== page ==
Schematic view of the dust composition and stratification from the diffuse ISM to dense molecular clouds. The gas density increases from the top to the bottom of the figure.

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thumbnail Fig. 2

Mass distribution of THEMIS dust populations: the biggest grains of the CM populations are in black (solid line for the carbonaceous grains and dashed line for silicates), CMM populations in green (same line styles as for CM grains), AMM in magenta, and AMMI in blue.

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The models presented in Sects. 3 and 4 take into account several dust population mixtures, which are labelled according to Köhler et al. (2015):

  • CM model: no evolution, the cloud is uniformly filled by CM grains;

  • CMM model: the formation of a second H-rich carbon mantle occurred, the CM grains are replaced by CMM grains;

  • CMM+AMM model: coagulation occurred as well, the outer layers of the cloud are filled with CMM grains, while AMM grains are present in the layers in which the density is higher than a given density threshold, ρt;

  • CMM+AMMI model: same as the previous case but including the formation of ice mantles on the aggregates.

In the following, unless otherwise stated, ρt is 1500 H/cm3 according to Ysard et al. (2013, see their Table 3). These authors found that in the dense filament L1506 of the Taurus molecular complex, aggregates must prevail above this gas density threshold. Then, when a diffuse envelope surrounding the dense molecular cloud is assumed, it is always filled with CM grains alone.

2.2. Radiative transfer modelling: emission and scattering

thumbnail Fig. 3

Scattering asymmetry factors g for the dust particles presented in Sect. 2.1. The anisotropy factors are plotted for the size matching the peak of the mass distribution presented in Fig. 1 from Köhler et al. (2015). Top: CMM particles with an amorphous carbon core (solid line), a core with the normative composition of enstatite (dashed line), and of forsterite (dotted line). Bottom: aggregate particle with an ice mantle (blue line) and without (magenta line).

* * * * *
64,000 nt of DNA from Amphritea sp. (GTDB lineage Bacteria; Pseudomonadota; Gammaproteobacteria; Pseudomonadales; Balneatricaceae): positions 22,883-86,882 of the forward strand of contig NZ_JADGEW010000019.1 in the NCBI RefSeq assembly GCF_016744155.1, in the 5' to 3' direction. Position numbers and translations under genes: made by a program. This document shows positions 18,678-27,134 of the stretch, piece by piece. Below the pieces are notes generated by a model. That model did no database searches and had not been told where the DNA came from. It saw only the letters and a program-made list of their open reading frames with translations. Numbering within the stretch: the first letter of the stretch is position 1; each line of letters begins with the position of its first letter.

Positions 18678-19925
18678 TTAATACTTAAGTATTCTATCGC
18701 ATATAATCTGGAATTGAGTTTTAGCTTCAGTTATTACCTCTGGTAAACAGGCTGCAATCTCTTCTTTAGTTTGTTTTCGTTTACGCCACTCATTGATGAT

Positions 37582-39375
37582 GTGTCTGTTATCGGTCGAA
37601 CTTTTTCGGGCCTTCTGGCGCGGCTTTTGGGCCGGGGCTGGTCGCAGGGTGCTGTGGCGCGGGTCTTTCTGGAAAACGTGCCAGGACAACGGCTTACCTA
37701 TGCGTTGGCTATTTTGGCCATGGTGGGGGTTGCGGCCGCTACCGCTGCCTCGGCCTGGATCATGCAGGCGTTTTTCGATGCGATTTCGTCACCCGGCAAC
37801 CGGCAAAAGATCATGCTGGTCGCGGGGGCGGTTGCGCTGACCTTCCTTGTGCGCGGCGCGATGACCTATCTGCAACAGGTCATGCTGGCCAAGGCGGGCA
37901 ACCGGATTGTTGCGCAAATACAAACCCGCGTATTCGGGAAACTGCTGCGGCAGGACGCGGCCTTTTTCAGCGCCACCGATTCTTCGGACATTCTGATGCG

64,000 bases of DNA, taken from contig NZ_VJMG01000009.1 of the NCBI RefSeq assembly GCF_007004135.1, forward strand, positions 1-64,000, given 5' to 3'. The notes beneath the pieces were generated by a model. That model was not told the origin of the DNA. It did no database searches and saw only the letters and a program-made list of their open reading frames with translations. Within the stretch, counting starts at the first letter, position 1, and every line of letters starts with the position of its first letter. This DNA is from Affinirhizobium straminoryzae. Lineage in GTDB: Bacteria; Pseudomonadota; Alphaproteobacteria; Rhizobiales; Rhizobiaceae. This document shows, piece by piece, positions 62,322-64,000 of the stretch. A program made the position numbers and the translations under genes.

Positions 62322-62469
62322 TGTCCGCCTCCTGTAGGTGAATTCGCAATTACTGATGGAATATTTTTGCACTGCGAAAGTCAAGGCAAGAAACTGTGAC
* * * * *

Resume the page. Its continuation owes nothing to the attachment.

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The radiative transfer calculations are performed with the coupling of the Monte Carlo radiative transfer code CRT (Juvela 2005) and the dust emission and extinction code DustEM (Compiègne et al. 2011), as described in Ysard et al. (2012). For the scattering, we use the Henyey-Greenstein phase function approximation (Henyey & Greenstein 1941). The anisotropy factors of our various dust particles are plotted in Fig. 3. This figure shows that the smallest particles scatter light almost isotropically (g ~ 0) in the wavelength range relevant for this paper (near-IR and mid-IR). For the largest particles, the scattering is still close to isotropy in the mid-IR and g remains below 0.3 in the near-IR. Since all CMM, AMM, and AMMI grains are small compared to the wavelengths of interest, we assume that the Henyey-Greenstein phase function is a good approximation for our study.

Analysis of far-IR observations of dense molecular regions have shown that for these clouds the gas density distribution is usually closely approximated by a Plummer-like function (see e.g. Arzoumanian et al. 2011; Juvela et al. 2012): (1)where ρC is the central hydrogen density, ρDIM is the density of a possible diffuse envelope surrounding the cloud, Rflat is the radius characterising the density profile width, p is a positive constant characterising the density profile steepness, and Rout is the external radius of the cloud. In the following, we always assume spherical clouds and gas density distributions following Eq. (1) (see Fig. 4). We perform full 3D calculations by discretising the cloud cells on a Cartesian grid.

thumbnail Fig. 4

Density distribution (solid line) and column density profile (dashed line) for Eq. (1) with ρC = 105 H/cm3, ρDIM = 0 H/cm3, Rout = 0.3 pc, Rflat = 0.03 pc, and p = 2 (see Sect. 3).